Tuesday, December 1, 2009

Rwanda becomes a member of the Commonwealth

Recently Rwanda became the 54th member of the Commonwealth. The Commonwealth is like a club for the countries that used to be British colonies. Although Rwanda used to be a German and then a Belgian colony, it decided to turn away from La Francophonie and become Anglophone. Rwanda is the second country to join the Commonwealth with no historic ties to Britain, the first one being Mozambique joining in 1995. Information Minister Louise Mushikiwabo in an interview with the Rwanda Daily Times stated that Rwanda is pleased by its admission, “My government sees this accession as recognition of the tremendous progress this country has made in the last 15 years.” Rwanda’s decision to join the Commonwealth was supported by Britain, Australia, Canada and India. It was also backed by Uganda, Kenya, Tanzania, South Africa, and the host country Trinidad and Tobago.

Recently Rwanda has changed the teaching language in schools from French to English. The transition is not without problems as Professor Alphonse Ngagi, who has overseen the switch, does not speak English himself! He said, “We are putting a lot of emphasis on English because it is not yet widely spoken here and after all it is the international language.” Universities’ notice boards display announcements written in English. This switch is not sudden as the trade opportunities and relations between France and Rwanda have been poor for years.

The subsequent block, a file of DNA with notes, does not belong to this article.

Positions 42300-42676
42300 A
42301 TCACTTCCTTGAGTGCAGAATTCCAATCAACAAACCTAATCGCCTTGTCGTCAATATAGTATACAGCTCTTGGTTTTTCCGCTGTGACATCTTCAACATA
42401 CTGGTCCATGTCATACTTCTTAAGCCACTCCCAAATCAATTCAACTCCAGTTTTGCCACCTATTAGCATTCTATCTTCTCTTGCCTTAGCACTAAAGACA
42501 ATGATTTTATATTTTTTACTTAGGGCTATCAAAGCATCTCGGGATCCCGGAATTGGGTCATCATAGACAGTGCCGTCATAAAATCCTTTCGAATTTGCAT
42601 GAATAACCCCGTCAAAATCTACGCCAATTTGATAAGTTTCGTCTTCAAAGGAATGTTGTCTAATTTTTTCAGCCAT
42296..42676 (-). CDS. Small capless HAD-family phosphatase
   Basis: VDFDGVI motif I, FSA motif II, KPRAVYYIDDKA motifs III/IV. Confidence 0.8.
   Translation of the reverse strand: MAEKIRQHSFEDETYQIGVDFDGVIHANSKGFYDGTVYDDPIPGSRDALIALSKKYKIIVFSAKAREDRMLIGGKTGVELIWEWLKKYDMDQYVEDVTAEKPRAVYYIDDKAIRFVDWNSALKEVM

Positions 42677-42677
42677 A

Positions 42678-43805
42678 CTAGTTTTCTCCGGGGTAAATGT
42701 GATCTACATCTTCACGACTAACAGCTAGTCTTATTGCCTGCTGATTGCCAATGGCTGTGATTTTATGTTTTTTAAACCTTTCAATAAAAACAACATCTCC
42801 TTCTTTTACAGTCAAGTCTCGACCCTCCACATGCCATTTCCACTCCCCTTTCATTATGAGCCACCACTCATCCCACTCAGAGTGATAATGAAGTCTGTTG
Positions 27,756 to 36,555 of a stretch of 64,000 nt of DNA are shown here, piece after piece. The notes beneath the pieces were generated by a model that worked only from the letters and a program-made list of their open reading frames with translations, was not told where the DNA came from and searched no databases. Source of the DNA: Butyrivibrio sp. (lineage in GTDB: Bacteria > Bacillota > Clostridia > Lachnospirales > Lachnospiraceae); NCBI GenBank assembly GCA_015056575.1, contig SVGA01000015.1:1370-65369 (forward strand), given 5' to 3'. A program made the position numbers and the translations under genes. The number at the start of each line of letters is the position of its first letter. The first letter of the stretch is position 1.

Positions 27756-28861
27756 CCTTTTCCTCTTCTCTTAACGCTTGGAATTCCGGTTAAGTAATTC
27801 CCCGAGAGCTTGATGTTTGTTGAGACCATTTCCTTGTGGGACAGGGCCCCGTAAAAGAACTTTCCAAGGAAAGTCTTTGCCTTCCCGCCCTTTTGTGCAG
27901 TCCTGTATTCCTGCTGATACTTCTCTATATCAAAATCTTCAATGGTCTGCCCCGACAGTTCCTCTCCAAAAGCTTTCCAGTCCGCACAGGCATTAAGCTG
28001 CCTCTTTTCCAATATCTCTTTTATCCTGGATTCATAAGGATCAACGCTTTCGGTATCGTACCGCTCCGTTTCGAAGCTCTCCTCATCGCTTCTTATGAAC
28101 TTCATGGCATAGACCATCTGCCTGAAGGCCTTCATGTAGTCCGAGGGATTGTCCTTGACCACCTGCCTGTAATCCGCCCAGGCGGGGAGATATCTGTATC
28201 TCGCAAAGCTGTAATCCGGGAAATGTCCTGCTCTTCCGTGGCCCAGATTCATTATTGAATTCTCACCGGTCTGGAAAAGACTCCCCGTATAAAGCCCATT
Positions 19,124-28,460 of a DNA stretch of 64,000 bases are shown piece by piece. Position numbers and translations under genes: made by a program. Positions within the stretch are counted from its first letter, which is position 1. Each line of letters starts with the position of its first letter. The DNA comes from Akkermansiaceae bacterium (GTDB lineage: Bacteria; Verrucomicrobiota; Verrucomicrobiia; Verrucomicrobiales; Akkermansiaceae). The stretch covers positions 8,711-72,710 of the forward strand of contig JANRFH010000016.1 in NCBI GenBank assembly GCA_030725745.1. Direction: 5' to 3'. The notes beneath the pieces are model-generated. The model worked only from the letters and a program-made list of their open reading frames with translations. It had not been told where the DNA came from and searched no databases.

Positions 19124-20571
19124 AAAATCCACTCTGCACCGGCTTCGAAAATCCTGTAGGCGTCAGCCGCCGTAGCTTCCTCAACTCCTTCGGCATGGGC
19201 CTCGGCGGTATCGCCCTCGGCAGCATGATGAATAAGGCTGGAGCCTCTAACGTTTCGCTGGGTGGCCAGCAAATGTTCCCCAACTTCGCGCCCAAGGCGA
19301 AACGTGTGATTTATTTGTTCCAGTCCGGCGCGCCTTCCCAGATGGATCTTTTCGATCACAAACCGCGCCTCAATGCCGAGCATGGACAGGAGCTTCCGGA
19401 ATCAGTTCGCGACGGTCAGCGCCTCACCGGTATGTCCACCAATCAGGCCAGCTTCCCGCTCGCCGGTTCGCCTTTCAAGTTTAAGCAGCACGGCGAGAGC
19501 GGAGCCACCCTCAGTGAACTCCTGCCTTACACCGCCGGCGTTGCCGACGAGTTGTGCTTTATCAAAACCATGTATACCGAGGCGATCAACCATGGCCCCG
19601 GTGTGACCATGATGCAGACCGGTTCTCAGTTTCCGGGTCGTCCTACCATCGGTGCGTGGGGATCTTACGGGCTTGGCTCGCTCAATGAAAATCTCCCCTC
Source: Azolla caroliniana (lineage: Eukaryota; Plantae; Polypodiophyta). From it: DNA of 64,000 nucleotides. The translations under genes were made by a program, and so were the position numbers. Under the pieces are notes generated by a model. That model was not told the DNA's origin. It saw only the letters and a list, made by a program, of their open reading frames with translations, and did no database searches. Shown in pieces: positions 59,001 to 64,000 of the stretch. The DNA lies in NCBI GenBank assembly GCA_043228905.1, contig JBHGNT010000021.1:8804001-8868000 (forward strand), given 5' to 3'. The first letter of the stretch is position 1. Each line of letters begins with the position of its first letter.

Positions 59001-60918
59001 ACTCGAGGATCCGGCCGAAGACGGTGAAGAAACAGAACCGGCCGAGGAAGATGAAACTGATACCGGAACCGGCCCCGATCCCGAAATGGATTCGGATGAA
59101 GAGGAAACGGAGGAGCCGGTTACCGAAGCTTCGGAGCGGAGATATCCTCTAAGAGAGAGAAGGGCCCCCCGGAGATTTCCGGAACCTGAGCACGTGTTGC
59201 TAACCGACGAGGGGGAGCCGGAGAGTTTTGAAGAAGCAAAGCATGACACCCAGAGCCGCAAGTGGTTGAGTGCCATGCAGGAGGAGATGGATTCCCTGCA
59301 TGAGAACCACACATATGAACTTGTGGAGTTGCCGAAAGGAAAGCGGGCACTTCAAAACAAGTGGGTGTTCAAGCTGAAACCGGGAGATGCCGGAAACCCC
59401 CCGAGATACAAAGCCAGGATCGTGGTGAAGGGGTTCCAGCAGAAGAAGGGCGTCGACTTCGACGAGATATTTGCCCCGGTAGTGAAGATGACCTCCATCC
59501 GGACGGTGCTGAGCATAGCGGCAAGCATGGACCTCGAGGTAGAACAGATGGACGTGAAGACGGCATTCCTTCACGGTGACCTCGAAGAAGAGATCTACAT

Not everyone thought Rwanda would be admitted, though. Before the admission the Commonwealth Human Rights Initiative (CHRI) urged Rwanda to increase political freedom and stop the harassment of journalists. Later on the report said, “CHRI acknowledges that Rwanda has what appears to be a well-deserved reputation for governmental efficiency and for being less corrupt than a number of other countries – but its claims about the lack of corruption appear hollow when considering its complicity in the illicit economy of the region.”

Just 15 years ago Rwanda was torn apart by genocide in which Hutu tribe killed around 800,000 Tutsi neighbors. But the county was able to put this ugly past behind and take great strides forward!

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